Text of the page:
The outer conducting sleeve 16 mates with the external portion 7 of the outer socket panel member 5. End 17 of sleeve 16 may be slotted to insure good electrical contact due to the spring-like action of the slots 17. After the tapered pin 3 has been inserted in the inner socket 4 the outer sleeve 16 may be mounted onto the outer socket member 5 and an insertion tool utilized to force fit the tapered pin 8 into the inner socket member 4 of the panel connection 2. The insertion tool may fit the tapered pin 8 into the socket by means of the opening 12 in the outer sleeve member 16. Thus, the opening 112 permits the force fittingof the tapered pin 8 after contact is made between sleeve 16 and outer socket member 17. The end 7 of the outer socket member 5 may also have an opening therein which matches the opening 12 in the outer sleeve 16. After connection is made the cable termination 1 and socket member external portion 7 may be rotated relative to each other to misalign the matched openings and close the connection against such undesirable influences as dirt and dust.
Referring to Figs. 3 and 4 of the drawing, parts identical to corresponding portions of the embodiment shown in Figs. 1 and. 2 are identified by similar numbers. The alternate embodiment of my invention shown in Figs. 3
and 4 utilizes a panel socket 2 in the wall 3. The coaxial cable and shielded wire termination 21 uses a tapered pin 8 crimped onto the inner conductor of coaxial cable 22. An inner ring 15 is positioned between the inner conductor insulation 13 and the shielded wire or outer conductor 14. An insulating sleeve 16a is located in front of the inner ring 15 in a manner heretofore de scribed. The outer sleeve 16a may be slotted as at 23 to facilitate the coupling of the outer sleeve 1% to the outer socket member 5a. Thus after the cable termination 21 is coupled to coaxial cable 22 in the manner hereinbefore explained, the tapered pin 8 is inserted in the inner socket 4 and the outer sleeve 19a grips socket member 7 due to the spring action of slots 23.
The diameter of the outer sleeve 16a is made slightly greater than the inner diameter of the end of the outer socket member 5 of the panel socket connection. This is done to provide an outward pressure when the outer sleeve 16a is inserted into the outer socket member 5. After the tapered pin 3 and outer sleeve 16a make contact with the panel connection the outer sleeve 16a may be crimped to mechanically and electrically secure the outer While we have described above the principles of my invention in connection with specific apparatus, it is to be clearly understood that this description is made only by way of example and not as a limitation to the scope of our invention as set forth in the objects thereof and in the accompanying claims.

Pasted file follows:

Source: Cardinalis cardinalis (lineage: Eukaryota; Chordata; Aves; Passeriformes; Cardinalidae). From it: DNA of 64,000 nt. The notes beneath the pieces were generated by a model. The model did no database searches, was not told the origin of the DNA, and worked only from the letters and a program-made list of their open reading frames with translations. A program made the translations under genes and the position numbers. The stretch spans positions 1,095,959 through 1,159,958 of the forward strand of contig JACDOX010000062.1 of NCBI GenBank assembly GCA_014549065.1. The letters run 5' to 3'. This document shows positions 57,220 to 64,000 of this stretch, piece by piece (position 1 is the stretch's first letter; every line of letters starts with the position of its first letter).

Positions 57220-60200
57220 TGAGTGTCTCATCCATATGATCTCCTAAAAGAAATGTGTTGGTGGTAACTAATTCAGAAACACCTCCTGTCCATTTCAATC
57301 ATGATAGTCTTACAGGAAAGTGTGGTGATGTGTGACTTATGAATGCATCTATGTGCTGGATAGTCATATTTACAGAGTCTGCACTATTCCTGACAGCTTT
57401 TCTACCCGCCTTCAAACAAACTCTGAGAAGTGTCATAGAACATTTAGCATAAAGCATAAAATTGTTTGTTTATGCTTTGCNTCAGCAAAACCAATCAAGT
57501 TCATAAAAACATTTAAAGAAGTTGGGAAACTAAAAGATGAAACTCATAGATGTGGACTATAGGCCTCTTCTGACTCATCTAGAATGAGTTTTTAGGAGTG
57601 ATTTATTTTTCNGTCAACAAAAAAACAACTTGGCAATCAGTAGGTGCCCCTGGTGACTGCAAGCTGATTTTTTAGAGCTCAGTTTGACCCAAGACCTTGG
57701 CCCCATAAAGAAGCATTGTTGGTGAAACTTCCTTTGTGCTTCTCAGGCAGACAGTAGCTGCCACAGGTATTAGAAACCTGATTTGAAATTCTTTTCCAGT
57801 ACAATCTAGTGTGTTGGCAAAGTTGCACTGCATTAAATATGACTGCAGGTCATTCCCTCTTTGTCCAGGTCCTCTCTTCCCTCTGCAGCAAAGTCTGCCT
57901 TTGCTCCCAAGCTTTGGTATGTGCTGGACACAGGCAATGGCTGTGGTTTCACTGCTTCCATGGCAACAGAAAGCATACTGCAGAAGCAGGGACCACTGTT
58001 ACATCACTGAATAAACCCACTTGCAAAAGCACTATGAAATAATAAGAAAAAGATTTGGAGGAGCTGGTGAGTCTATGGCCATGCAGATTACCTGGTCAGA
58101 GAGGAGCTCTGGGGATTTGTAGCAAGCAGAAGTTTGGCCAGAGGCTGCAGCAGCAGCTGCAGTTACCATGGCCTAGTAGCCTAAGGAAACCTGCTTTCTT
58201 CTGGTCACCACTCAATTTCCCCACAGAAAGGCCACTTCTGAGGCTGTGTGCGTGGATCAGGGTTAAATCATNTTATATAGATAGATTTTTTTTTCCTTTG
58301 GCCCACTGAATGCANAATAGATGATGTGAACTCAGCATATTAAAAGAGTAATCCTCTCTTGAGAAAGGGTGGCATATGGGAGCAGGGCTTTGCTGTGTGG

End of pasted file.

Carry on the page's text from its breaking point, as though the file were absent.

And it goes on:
1. A coaxial conductor connection comprising: a receptacle including a block of insulating material, an inner socket member having a tapered socket embedded in said block, an outer socket member in said block coaxial with said inner socket member; a cable having an inner conductor and a concentrically positioned outer conductor; a pin member including a tapered portion for insertion into said tapered inner socket member; a conductor receiving portion electrically secured to said inner conductor, and a shoulder disposed between said tapered portion and said conductor receiving portion, and adapted to receive the force transmitting end of an insertion tool; a ferrule positioned under said outer conductor; a sleeve made of insulating material positioned coaxially about said pin member; a cylindrical outer sleeve member for contact with said outer socket member and electrically coupled to said outer conductor and coaxial with said insulating sleeve; whereby said inner and outer conductors may be electrically connected to said inner and outer socket members by said pin and said outer sleeve; said outer socket member and said outer sleeve member each including lateral openings whereby said two openings may be laterally mounted one over the other to permit access to said shoulder when said outer members are disposed in telescopic relationship.
2. The connection of claim 1 wherein said insulating sleeve is longitudinally split to maintain said pin shaped member and said outer sleeve in spaced insulated relationship.
References Cited in the file of this patent UNITED STATES PATENTS 950,899 Dods Mar. 1, 1910 2,540,012 Salati Jan. 30, 1951 2,761,110 Edlen et a1 Aug. 28, 1956 2,762,025 Melcher Sept. 4, 1956 2,887,667 Wolfe et a1. May 19, 1959
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|U.S. Classification||439/585, 174/77.00R|
|Cooperative Classification||H01R24/52, H01R2103/00|